In Brasil, we have a strong social movement organized to protect the rights of users of psychiatric care services. The Anti-Asylum Movement and the National Anti-Asylum Network are known for their democratic character. The active members include users of mental health services, their families, professionals, students, and anyone who is dedicated to defending the rights of people struggling with mental disorders. The organizations promote respect for all people struggling with mental disorders, and seek to transform the cultural relationship between society and those with such difficulties. Both are organizations that bring people together from all of the states of Brasil, and without any hierarchy of control.

Every two years, the organizations host national meetings that lead to plans for political action. One such past effort was the Return Home Program. It was established by President Lula, when he signed Federal Law 10708 on July 31, 2003. The law provides for psychosocial help to those who have been long-term patients in psychiatric hospitals, and are now returning to society. The goal is to help them reintegrate into society, obtain ongoing care, and rebuild a social life, and encourage them to exercise their full rights as citizens. The program is now helping more than 2,600 people, who also receive a small monthly financial benefit.

We now have had several decades of experience employing psychosocial approaches to help people in psychiatric distress, which range from traditional psychotherapeutic practices, such as psychoanalysis and cognitive behavioral therapy, to non-traditional practices such as yoga, acupuncture, and massage. We also are developing artistic and cultural efforts, as can be seen in the video posted on the front page of our website.

The “Crazy Program for Music” brought together—on the same stage in some of our best theaters for musical shows in the country—professional artists of Brasilian popular music and musical groups composed of “users” of mental health services and mental health professionals. These initiatives and experiences have led to important advances in Brasilian society in terms of the socio-cultural integration of people with psychiatric diagnoses, and the social construction of new subjective alternatives to describing people as “mentally ill.”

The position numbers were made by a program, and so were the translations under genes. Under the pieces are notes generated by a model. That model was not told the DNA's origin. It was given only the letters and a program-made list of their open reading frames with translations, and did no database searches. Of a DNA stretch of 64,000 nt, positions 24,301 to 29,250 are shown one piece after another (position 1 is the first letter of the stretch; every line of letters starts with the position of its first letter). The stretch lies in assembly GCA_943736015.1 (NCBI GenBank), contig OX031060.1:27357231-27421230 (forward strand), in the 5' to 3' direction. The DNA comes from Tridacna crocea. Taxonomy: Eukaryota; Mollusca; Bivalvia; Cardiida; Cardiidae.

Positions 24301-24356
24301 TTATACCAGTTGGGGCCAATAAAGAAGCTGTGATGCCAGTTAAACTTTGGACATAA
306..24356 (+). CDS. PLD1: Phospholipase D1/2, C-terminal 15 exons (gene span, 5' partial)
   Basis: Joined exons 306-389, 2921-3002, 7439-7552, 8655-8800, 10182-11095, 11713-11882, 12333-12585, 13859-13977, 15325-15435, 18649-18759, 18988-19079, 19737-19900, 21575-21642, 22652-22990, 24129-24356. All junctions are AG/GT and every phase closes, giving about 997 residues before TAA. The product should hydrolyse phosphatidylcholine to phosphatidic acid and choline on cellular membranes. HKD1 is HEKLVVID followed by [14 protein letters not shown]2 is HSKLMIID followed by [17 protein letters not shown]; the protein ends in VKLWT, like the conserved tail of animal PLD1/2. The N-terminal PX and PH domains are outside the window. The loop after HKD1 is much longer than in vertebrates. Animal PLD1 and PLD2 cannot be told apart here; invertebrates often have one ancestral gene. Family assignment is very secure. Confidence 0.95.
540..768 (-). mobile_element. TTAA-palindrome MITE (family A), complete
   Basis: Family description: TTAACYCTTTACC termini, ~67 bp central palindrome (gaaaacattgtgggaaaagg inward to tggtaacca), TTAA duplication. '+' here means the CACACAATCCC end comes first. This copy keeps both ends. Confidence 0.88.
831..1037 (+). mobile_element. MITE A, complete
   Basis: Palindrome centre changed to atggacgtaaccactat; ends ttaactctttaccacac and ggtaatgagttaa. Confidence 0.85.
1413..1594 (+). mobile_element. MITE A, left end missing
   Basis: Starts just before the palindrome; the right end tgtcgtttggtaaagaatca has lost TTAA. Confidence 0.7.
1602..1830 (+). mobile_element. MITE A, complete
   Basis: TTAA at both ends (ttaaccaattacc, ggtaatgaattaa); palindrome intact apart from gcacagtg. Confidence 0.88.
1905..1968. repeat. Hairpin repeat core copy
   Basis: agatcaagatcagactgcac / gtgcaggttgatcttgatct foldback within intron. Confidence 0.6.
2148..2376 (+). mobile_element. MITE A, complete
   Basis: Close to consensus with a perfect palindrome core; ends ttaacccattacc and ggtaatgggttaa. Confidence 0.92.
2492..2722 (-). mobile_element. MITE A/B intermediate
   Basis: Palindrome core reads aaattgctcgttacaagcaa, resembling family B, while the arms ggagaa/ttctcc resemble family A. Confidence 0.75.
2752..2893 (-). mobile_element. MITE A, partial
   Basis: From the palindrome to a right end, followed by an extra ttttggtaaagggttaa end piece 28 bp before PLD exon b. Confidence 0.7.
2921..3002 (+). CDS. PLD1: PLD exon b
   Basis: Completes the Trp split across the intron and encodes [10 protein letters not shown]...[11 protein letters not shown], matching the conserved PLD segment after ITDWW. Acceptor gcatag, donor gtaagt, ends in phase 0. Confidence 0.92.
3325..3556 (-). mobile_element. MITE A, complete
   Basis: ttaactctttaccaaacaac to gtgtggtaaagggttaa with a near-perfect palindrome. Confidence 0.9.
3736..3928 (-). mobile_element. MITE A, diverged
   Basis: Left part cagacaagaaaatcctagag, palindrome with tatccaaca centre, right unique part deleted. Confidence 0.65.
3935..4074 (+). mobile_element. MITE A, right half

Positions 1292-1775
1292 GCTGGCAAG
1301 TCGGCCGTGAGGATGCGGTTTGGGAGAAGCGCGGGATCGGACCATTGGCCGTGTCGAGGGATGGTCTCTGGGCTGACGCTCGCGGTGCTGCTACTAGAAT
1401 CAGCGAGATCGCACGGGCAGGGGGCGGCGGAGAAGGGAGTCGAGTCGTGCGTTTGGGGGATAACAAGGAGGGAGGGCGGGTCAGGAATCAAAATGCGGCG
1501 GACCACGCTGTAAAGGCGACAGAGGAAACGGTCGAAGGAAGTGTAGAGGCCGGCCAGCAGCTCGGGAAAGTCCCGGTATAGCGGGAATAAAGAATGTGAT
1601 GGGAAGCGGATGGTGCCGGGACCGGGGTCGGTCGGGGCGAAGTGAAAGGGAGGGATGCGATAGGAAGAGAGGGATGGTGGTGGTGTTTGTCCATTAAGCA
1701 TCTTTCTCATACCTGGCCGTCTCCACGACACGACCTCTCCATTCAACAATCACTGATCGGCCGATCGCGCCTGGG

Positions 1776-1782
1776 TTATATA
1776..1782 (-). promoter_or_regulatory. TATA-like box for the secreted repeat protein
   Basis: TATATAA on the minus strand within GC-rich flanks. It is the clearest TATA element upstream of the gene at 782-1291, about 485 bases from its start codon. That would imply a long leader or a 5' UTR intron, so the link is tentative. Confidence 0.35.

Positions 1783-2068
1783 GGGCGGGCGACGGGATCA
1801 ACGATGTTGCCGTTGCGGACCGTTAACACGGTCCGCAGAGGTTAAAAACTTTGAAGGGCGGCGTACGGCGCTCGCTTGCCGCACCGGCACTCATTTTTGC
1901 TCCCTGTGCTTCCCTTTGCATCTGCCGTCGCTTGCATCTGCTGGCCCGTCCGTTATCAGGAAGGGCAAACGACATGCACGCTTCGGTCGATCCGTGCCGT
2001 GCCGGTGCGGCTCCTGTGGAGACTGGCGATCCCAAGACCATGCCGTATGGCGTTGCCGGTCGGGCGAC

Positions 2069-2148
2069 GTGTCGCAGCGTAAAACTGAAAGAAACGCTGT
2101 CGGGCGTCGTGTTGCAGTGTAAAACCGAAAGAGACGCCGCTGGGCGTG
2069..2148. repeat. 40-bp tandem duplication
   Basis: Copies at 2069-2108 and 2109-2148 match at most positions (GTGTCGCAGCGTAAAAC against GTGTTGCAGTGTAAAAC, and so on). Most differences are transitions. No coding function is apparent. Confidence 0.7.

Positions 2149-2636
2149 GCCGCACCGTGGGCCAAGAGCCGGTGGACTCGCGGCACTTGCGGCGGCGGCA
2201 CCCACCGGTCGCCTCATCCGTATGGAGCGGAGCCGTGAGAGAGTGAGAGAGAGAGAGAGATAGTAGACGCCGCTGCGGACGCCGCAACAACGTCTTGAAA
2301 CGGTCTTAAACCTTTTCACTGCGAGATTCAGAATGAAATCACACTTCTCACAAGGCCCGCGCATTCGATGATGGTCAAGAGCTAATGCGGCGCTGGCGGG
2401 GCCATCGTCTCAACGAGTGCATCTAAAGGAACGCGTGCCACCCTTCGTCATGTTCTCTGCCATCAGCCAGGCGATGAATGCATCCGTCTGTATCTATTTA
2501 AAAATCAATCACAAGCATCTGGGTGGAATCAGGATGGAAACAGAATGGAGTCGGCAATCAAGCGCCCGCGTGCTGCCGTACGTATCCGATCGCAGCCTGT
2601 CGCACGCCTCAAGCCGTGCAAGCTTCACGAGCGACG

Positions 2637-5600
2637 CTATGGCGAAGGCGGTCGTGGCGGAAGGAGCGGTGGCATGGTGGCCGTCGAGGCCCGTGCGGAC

Despite the many and significant achievements we have made in terms of moving beyond the asylum model that characterized psychiatric care in Brasil since the mid-nineteenth century, we recognize the enormous challenges that still remain. Our reading of books by Robert Whitaker—Mad in America, Anatomy of an Epidemic, and Psychiatry Under the Influence—and then his lectures given in Brasil as part of events organized by our Brasilian Association of Mental Health (ABRASME), together with our systematic monitoring of posts on Madinamerica.com, led us to realize that we still face many challenges today in our everyday care, and to realize too that we lacked a good understanding of the complex reasons that this is so.